The railway companies’ proposal was the largest downtown redevelopment scheme in North American history, and it needed city council’s approval to make the leap from scale model to construction project. In 1972, after a five-day council debate, the proposal was approved. Only councillor John Sewell voted against it. But the marathon deliberations caught the public’s attention, and opposition began to grow. Exasperated Metro Centre officials blamed the protests on an anti-development bias that they claimed had emerged over the Spadina Expressway and the proposed demolition of Old City Hall. Newly elected Mayor David Crombie crafted a compromise that incorporated the demolition of Union Station into a scaled-back version of the original proposal. Council rejected Crombie’s compromise, and Ontario Premier Bill Davis, concerned that Toronto’s infrastructure development would be paralyzed, intervened and struck an intergovernmental committee to study the city’s future transportation needs. In May 1975, to the relief of preservationists and anti-development protestors, the committee recommended retaining Union. Only a few features of the original Metro Centre proposal were ever built; one of them is the CN Tower. The railways, meanwhile, were left to figure out what to do with a station whose disappearance they had been counting on for nearly a decade.
The current renovation project is happening despite a bitter, confrontational rerun of the Metro Centre polemic that pitted developers against conservationists. Even some of the antagonists are familiar. John Sewell, who fought the Metro Centre project and later served as mayor from 1978 to 1980, is one of the most vocal opponents of the current plan, which he believes caters to the interests of developers rather than serving the desires of citizens.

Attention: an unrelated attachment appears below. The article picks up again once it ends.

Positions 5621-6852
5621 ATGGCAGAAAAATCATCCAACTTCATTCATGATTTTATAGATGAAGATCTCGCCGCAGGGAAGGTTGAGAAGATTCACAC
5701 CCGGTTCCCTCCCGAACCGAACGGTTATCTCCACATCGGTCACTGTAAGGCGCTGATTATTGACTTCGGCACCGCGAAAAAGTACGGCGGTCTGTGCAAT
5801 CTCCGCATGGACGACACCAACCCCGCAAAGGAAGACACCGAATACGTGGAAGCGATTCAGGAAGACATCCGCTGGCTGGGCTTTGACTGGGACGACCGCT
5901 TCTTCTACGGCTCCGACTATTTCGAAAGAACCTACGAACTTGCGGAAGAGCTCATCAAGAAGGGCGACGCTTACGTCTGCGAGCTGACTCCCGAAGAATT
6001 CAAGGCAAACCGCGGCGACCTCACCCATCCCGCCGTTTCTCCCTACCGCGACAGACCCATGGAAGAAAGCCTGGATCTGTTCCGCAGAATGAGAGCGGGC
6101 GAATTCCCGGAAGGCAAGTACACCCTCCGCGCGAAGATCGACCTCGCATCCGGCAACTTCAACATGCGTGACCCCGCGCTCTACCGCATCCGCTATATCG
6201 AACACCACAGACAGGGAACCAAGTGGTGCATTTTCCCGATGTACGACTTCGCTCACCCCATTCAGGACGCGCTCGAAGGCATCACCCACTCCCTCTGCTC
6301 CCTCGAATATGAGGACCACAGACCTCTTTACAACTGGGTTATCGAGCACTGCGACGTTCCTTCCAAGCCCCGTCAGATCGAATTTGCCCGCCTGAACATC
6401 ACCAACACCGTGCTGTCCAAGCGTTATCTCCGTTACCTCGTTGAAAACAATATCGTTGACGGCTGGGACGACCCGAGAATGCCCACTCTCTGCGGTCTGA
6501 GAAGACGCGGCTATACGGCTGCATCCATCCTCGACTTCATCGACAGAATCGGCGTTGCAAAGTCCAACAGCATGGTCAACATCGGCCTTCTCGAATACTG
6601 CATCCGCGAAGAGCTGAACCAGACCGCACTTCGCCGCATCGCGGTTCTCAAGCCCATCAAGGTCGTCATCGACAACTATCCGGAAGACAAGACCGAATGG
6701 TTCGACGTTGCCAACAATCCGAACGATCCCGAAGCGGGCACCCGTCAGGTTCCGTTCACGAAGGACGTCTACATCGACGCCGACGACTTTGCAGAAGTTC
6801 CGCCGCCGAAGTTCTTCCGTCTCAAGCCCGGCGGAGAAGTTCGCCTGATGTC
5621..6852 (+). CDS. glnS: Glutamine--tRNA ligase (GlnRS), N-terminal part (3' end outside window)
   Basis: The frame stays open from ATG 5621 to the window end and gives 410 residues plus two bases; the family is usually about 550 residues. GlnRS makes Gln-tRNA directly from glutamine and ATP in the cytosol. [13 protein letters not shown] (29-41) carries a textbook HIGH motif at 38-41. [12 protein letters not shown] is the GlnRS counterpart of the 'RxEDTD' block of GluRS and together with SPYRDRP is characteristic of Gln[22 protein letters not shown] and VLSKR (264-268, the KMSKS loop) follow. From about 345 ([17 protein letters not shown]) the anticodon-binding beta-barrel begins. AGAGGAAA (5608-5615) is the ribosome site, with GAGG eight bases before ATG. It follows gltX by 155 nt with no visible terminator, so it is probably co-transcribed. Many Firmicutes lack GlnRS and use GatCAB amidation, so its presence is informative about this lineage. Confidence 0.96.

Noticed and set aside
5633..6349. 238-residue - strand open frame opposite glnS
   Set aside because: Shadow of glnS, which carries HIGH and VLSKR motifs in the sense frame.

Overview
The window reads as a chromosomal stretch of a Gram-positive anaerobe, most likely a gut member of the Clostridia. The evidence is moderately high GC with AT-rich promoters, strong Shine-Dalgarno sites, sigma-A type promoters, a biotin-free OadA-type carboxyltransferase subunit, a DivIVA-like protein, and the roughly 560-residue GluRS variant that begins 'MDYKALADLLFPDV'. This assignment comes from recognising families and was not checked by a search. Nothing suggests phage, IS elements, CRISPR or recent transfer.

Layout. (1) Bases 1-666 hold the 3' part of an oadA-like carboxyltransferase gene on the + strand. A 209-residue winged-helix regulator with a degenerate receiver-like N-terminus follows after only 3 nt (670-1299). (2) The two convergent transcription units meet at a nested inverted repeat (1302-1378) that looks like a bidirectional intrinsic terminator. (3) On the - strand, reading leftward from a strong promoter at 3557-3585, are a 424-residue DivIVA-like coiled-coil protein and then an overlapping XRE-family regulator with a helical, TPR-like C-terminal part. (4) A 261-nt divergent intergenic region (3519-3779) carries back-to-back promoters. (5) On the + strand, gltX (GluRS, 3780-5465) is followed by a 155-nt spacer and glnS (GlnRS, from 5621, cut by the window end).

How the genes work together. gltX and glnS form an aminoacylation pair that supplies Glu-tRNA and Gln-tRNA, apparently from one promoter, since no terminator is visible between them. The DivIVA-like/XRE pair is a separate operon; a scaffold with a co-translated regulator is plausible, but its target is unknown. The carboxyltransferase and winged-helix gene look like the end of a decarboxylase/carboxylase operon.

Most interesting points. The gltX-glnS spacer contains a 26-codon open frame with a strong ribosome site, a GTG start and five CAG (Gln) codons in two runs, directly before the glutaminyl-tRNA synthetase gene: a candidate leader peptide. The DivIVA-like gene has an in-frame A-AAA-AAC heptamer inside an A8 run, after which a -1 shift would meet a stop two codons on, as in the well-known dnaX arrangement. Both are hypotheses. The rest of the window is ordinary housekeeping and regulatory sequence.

How the renovation contract was granted is itself controversial. In 2002, a city committee voted in favour of LP Heritage, a Chicago developer with experience in infrastructure restoration, over the Union Pearson Group, which was chaired by Larry Tanenbaum, the head of Maple Leaf Sports and Entertainment. A couple of days later, questions were raised about LP Heritage’s financial health and a second vote was held; this time, Union Pearson won by a narrow margin. But Save Union Station, a group of heritage advocates, questioned the committee’s approval process. They also accused then-mayor Mel Lastman, whose son Dale Lastman was Tanenbaum’s lawyer, of having a conflict of interest, and discovered, through a freedom of information request, that the original ballots had been shredded. City council called for a review, but the report, delivered in May 2003, found that the evaluation process had been fair. It also decided that Save Union Station’s conflict of interest allegations were baseless. (LP Heritage nevertheless launched a suit against the city for $228 million, claiming the selection process was unfair and flawed. The suit remains unresolved.) In July 2003, city council leased the station to Union Pearson for 100 years. The project experienced another setback in 2006, when the city’s deal with the conglomerate dissolved because of contractual delays.